Within each year, however, these expenses were typically the result of purchasing lead, glass, and other raw materials from workman fairs, as well as wax, tallow, hay, and straw from farms, and on occasion charcoal, wine, and incense. Wax alone had cost between 5d. and 7d. per pound when bought in bulk, and the accounts of 1223 show that 300lbs of wax was purchased at £6 15s. by the sacrist through the feretrarians. Wax was a hefty expense for the sacrist, especially when consideration is made for the fact that they had to maintain the candles of the whole monastery. The East Candle, known as cereus paschalis, contained 300lbs of wax alone. Combine this with the 50lbs of wax needed for the seven-branched candelabrum, the 3lbs of candles require on the feast of Purification, and the 2lbs of candles carried in processions, it was not surprising that a large amount was spent on just wax.
As mentioned, the treasurer accounts note two sacrists for most years: Andrew and Roger are credited in the financial accounts as the sacrists from as far back as 1207 until 1219, Herlewin was then solely mentioned alongside a sub-sacrist Hubert from 1220 until 1226, whereby from 1227 until 1230 (and presumably further), two sacrists are named as Bartholomew and John. Given that they were as integral to the spiritual life of the priory as the cellarer was to the bodily life, they may well have rotated on fixed periods. This is uncertain but demonstrates that these roles required a team of monks to be sufficiently undertaken.
Most important of all in regard to the spiritual essence of the monastic body were the shrine keepers. From 1198, the Treasurers received all offerings made at the following altars:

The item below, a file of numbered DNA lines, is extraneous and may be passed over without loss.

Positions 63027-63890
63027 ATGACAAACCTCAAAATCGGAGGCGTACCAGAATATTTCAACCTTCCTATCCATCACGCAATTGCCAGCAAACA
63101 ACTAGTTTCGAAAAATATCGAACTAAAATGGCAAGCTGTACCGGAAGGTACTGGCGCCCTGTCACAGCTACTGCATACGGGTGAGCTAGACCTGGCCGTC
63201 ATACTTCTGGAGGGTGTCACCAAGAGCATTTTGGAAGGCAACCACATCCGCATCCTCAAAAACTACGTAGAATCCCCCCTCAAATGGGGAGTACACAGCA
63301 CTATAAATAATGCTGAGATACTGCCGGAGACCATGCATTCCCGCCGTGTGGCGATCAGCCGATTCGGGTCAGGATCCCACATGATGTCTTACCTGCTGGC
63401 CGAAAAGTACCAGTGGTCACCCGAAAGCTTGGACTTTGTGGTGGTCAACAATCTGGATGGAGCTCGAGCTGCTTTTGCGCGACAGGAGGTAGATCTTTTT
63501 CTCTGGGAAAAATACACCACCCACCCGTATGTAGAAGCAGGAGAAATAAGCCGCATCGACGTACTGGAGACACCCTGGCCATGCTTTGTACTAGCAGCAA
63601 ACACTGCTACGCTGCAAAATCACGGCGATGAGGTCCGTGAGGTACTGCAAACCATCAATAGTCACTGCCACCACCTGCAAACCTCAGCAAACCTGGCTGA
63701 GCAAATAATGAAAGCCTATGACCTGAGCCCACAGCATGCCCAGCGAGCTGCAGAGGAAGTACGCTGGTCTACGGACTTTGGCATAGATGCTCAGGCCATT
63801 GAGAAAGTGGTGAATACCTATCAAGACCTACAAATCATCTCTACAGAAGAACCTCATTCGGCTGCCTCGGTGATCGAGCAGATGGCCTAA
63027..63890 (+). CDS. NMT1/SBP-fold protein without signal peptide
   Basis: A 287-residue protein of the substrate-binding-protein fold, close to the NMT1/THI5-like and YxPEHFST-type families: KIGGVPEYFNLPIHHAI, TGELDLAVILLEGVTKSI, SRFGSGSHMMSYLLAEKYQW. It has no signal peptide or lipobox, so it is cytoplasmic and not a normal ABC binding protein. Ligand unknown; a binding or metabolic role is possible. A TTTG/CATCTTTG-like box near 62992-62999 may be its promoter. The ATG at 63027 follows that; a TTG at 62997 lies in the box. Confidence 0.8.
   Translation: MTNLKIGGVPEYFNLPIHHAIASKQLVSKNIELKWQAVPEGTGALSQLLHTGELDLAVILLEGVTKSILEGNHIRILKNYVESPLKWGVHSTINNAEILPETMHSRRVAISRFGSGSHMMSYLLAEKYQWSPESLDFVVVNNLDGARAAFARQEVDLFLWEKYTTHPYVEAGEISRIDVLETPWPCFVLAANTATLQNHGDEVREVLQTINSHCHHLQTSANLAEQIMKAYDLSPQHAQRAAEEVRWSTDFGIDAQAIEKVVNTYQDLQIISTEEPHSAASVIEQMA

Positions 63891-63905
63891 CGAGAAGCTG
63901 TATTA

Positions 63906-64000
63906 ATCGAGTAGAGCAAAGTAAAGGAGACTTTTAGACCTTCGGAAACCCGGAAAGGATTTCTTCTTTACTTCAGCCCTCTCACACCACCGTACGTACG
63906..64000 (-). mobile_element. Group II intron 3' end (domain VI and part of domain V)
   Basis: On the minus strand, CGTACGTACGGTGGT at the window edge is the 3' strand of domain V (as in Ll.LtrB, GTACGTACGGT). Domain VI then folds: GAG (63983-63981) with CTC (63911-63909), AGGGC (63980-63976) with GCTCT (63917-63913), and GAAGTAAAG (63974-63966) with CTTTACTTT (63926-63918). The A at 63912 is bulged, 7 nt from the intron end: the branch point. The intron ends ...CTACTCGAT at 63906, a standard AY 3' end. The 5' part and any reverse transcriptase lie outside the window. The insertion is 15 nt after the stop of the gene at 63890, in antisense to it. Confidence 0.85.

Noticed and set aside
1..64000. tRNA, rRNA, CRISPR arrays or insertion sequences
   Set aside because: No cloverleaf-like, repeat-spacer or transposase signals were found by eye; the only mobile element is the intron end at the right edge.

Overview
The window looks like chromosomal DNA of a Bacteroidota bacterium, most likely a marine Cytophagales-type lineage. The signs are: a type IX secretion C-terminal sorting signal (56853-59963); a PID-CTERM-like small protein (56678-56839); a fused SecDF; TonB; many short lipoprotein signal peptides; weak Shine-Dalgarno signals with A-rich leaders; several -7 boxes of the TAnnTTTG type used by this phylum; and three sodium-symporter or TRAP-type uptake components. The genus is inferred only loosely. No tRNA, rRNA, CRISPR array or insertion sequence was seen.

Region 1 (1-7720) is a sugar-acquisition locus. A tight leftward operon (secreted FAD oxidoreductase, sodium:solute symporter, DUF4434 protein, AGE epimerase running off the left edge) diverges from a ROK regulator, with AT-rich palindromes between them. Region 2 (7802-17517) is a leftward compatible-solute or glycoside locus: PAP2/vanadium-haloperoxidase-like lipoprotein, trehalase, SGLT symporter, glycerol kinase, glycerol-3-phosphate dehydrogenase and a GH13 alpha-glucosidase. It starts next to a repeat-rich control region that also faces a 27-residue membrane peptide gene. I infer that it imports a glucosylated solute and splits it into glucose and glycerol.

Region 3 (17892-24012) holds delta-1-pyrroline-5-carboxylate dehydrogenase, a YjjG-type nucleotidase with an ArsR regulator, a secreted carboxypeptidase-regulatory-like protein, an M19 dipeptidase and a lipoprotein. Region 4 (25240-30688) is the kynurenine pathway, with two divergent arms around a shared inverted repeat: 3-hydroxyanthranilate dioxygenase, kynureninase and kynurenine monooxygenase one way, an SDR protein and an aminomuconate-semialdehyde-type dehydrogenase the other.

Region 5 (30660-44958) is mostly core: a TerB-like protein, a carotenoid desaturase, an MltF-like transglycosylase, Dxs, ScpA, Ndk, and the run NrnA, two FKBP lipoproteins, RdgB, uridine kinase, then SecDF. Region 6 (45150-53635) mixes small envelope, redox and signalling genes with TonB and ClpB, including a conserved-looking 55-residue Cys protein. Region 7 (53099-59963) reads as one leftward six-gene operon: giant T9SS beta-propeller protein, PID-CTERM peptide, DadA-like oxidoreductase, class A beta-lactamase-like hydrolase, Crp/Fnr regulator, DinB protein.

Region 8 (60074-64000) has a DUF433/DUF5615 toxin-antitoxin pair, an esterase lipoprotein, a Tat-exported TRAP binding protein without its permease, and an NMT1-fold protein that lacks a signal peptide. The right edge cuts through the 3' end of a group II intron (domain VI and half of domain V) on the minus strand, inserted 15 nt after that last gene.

● The Tomb of St. Thomas, situated in the crypt.
● The Altar of the Martyrdom, positioned in the north-western transept.
● The Corona, located at the eastern extremity of the church.
● The Shrine of St. Thomas (After 1220).
● The High Altar.
● The Altar of St. Mary, located in the nave.
● The Altar of the Cross, also in the nave.
● The Altar of St. Michael, situated in the south-western transept.
During the pre-exile years, the offerings attributed to these shrines and altars averaged around £426 3s. 7d. per year, of which the Tomb gathered £309 5s. 0d., Corona £39 17s. 6d., High Altar £39 19s. 10d., St. Mary’s Altar £8 9s. 0d., Holy Cross £1 2s. 0d., and St. Michael’s Altar 16s. 3. During this period, the total revenue of Canterbury was £1,406 1s. 8d. meaning that the offerings contributed over 30% of the total income. The offerings were highest in 1200-1201 when King John and Queen Isabella were crowned by Archbishop Hubert at Canterbury. During this period the offerings amounted to £620 4s. 0d. Compared to pre-exile figures, the offerings never fully return to the £426 average. Rather, the average from 1213 – 1230 sits between £350-£400. Nevertheless, there is a considerable increase in 1220 which is marked by the Translation of St. Thomas Becket as well as the 50th anniversary of the archbishop’s murder. The treasury accounts lack a definitive reference to the construction of the shrine but given that the rather unhelpful reference ‘ad diversa negocia’ (various investments) also increases this year to £465 2s. 8d. it is probable that the shrine’s construction fees were incorporated here alongside the payments for the bull of indulgences from Pope Honorious III.